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What Are the Effects of Poor Sleep?

Learn about the common effects of poor sleep and how you can improve the quality of your sleep.

Everyone wants to get a good night’s sleep, but let’s be honest—sometimes, life can get in the way. After all, busy lifestyles and family responsibilities don’t always leave a lot of time for rest and rejuvenation. However, sleep isn’t a nice-to-have act of self-indulgence. It’s actually a critical function and an integral part of a healthy, balanced lifestyle. Not getting enough sleep carries a host of short- and long-term consequences.

Learn about the effects of sleep deprivation to better understand the vital role that sleep plays in overall health and wellness. Plus, get top tips to improve the quality of your sleep and start each day feeling refreshed.

Why Sleep Is Important for Health

The average human spends almost one third of their life asleep.[1] But what exactly does the body do during this time? Although sleep research is a relatively young field, scientists have been able to observe and establish some critical processes that the body undergoes during sleep.

During sleep, the human body devotes significant energy to metabolizing and balancing several hormones such as growth hormone, melatonin, cortisol, leptin, and ghrelin.[2] Hormones such as melatonin and cortisol help manage our levels of sleepiness and stress, whereas leptin and ghrelin govern our satiety and hunger. When we don’t get enough sleep, the human body isn’t able to balance the levels of these hormones. As a result, poor sleep is linked to higher levels of stress, decreased satiety, and shorter attention span.[3]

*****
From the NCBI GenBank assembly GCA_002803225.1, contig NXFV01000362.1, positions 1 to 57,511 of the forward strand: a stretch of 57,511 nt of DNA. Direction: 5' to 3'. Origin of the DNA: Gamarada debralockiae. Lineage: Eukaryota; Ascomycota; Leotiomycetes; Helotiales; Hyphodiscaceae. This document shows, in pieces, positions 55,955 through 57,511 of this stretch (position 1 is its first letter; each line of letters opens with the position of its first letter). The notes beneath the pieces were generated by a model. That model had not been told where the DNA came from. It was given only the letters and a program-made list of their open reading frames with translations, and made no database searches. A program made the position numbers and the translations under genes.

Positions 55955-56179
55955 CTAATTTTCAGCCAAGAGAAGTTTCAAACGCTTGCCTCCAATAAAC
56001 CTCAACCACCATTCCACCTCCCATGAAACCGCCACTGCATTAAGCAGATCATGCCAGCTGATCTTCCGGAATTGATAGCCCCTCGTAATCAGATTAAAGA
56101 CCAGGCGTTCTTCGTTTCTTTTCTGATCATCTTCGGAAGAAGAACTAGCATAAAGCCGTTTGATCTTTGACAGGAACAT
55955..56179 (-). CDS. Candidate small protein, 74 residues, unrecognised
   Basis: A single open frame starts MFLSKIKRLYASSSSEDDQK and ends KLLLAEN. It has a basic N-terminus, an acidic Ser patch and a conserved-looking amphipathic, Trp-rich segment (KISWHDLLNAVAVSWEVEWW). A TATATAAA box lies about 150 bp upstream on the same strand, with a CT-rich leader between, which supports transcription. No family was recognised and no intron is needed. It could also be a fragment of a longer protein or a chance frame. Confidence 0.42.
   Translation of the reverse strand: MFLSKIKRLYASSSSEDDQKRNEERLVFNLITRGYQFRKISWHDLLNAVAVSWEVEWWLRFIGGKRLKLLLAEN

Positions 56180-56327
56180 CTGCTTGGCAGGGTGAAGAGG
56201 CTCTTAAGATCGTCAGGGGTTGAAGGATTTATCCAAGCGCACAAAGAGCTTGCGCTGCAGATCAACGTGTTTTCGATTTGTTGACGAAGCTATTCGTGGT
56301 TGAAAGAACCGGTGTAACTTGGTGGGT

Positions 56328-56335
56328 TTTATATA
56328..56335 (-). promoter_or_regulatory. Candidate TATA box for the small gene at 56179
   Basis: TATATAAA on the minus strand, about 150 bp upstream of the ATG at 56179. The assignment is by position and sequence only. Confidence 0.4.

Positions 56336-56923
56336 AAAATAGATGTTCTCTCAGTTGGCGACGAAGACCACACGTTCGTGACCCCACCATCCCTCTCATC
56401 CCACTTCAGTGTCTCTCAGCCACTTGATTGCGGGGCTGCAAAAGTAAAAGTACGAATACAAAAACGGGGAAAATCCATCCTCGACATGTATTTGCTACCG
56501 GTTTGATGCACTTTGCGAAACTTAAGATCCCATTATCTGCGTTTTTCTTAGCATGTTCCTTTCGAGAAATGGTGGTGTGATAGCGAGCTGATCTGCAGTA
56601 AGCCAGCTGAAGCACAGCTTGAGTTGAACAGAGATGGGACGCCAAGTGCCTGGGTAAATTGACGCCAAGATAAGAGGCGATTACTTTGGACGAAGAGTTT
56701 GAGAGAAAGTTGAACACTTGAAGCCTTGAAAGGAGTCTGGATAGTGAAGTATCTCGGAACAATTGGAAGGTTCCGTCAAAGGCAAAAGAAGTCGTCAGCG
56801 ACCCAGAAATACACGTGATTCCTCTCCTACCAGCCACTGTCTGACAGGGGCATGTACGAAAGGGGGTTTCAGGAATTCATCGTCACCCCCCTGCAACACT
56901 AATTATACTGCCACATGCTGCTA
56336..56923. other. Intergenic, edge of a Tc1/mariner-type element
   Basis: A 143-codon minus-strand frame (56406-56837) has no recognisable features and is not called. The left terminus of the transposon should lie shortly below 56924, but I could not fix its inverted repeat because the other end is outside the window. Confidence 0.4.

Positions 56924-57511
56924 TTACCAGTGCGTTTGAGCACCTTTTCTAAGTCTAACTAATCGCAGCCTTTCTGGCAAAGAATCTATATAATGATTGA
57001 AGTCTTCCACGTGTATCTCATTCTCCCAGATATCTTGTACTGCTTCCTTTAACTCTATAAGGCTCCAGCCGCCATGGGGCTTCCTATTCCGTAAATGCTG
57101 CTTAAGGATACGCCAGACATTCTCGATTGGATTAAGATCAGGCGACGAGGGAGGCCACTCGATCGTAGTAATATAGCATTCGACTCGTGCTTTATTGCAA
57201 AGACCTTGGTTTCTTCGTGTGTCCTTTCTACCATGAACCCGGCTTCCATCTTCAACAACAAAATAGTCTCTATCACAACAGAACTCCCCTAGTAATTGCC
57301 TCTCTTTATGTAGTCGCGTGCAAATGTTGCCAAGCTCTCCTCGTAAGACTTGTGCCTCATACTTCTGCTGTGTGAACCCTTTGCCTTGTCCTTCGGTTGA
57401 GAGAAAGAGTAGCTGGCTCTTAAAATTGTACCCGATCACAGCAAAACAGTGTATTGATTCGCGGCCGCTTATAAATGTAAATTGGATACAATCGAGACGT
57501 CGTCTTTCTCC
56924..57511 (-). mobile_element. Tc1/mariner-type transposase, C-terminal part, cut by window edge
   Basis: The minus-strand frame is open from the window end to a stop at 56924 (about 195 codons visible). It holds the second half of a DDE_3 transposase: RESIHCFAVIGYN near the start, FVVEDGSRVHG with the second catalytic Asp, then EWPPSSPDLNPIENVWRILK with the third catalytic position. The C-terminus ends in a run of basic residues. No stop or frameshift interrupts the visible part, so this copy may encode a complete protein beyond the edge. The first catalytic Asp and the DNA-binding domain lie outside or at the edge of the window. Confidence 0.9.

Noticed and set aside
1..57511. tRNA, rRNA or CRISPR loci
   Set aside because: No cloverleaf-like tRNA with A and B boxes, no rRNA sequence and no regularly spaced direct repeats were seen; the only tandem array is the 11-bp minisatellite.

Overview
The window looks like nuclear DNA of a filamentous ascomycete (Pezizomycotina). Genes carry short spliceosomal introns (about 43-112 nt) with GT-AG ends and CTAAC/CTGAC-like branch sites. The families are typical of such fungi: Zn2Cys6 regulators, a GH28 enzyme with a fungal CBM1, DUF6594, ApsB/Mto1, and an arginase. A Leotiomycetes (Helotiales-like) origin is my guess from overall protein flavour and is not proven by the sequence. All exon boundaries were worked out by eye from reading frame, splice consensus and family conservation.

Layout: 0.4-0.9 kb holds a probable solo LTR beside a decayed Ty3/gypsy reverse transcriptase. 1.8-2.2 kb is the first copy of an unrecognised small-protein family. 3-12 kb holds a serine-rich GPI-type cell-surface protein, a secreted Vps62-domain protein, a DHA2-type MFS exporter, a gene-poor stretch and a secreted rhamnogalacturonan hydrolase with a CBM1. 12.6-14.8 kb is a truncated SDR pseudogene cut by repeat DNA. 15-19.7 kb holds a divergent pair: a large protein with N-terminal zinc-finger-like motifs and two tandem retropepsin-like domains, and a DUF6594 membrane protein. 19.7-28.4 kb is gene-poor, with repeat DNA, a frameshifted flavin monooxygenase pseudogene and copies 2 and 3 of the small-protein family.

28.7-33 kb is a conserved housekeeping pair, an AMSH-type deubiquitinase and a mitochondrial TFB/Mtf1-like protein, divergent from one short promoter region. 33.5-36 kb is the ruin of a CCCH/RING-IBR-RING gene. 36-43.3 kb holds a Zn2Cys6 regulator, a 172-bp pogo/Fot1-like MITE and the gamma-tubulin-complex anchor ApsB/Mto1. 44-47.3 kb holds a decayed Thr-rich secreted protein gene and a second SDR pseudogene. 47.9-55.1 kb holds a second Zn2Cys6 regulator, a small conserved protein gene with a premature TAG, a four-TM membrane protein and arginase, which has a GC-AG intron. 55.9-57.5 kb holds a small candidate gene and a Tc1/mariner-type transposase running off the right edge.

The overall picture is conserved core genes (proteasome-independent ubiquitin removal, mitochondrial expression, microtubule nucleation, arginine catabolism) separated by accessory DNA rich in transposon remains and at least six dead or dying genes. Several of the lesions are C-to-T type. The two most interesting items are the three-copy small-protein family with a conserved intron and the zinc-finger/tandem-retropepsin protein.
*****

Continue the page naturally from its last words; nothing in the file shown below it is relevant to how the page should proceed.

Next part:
While hormone regulation is one significant part of why sleep is important, the implications of poor sleep are numerous and wide-reaching. Scientists looked at the results of numerous sleep studies in a meta-analysis and found that poor sleep quality is causally related with negative mental health outcomes such as depression.[4] Put simply, the quality of our sleep is directly connected to how we feel—both physically and emotionally.

3 Common Symptoms of Sleep Deprivation

If you suspect that you might not be getting enough sleep, start by understanding some of the most common symptoms of sleep deprivation.

  1. Excessive sleepiness. It might be sound obvious, but the most common sign of sleep deprivation is excessive daytime sleepiness.[5] Due to the rigorous demands of daily life, many people are used to pushing through sleepiness by relying on crutches such as coffee or other stimulants. While these can help manage sleepiness for short periods of time, they risk masking the symptoms of excessive sleepiness. If you find yourself struggling to stay awake during common activities such as driving, school, or work, you should question if you are getting sufficient high-quality sleep.
  2. Change in mood or stress levels. Poor quality sleep can alter the balance of hormones in your body. During sleep, our brains lower the level of certain stress hormones like cortisol before releasing them again in the morning as we wake up. Poor quality sleep, or chronic sleep deprivation, can throw the levels of these hormones out of balance, altering mood and emotional wellbeing.[6] If you observe that your mood is more unstable than it usually is, or that you’re more stressed than usual, poor sleep can be a common culprit.